Tuesday, November 13, 2007

The Importance of Fabric

It’s probably safe to assume that few of us rarely stop to consider the important role that fabric plays in our daily lives. We sleep on it, after which we get up and wash and dry with it, before using it to get dressed. Almost every facet of our lives involves an intimate connection with fabric.

I have loved fabric for most of my life, which has prompted me to begin this blog. More specifically I am enamored of American, English, and French vintage and antique fabrics. They “speak” to me with their timeless designs, beautiful prints, and warm sophistication. Over the years I have collected vintage and antique fabrics, and now have a collection in excess of 1,000,000 fabric documents, which is widely considered to be one of the largest private collections in the United States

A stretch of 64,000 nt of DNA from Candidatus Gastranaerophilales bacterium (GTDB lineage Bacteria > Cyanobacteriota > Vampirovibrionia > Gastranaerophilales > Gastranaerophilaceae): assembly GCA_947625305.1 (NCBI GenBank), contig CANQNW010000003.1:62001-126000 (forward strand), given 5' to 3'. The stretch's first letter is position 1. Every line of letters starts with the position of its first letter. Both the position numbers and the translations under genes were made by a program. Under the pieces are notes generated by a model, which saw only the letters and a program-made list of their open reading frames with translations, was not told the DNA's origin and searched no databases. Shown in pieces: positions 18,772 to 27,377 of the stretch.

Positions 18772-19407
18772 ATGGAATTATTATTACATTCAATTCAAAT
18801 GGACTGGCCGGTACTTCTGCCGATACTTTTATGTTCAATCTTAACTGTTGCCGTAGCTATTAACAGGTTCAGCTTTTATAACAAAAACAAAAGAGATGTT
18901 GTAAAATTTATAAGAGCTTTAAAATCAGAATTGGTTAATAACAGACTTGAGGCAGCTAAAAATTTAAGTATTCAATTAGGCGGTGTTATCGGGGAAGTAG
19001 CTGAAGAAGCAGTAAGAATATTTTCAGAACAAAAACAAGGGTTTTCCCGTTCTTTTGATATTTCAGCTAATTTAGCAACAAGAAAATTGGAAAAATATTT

As a collector, I watched over the past twenty years as the amount of original vintage and antique fabric in the marketplace began to drastically decline. Over a span of about five years, I went from canvassing the country and stuffing a 20’ truck full of original vintage fabric, to being lucky to canvass the country by airplane and fill a good sized suitcase.

I had an almost missionary zeal to ensure that the beauty and quality of the original fabrics did not get lost in the trendy commercialization of the mass marketplace. Consequently I left a high-paying job as a costume designer in Hollywood, to chase my dream. I began designing and producing high quality reproduction vintage and antique fabrics, the kind that had so captivated me as a child. Today I am founder, chief designer and CEO of American Folk and Fabric, Inc. ™, arguably the country’s leading producer of reproduction vintage and antique fabric. You can view my collection at www.americanfolkandfabric.com.

Part of my fascination with fabric stems from its historical significance. Fabric pre-dates photographs as a window into our past, while documenting history, time and place. Fabric can make a room, create a mood, or simply make a statement. I often say that “the magic is in the fabric”.

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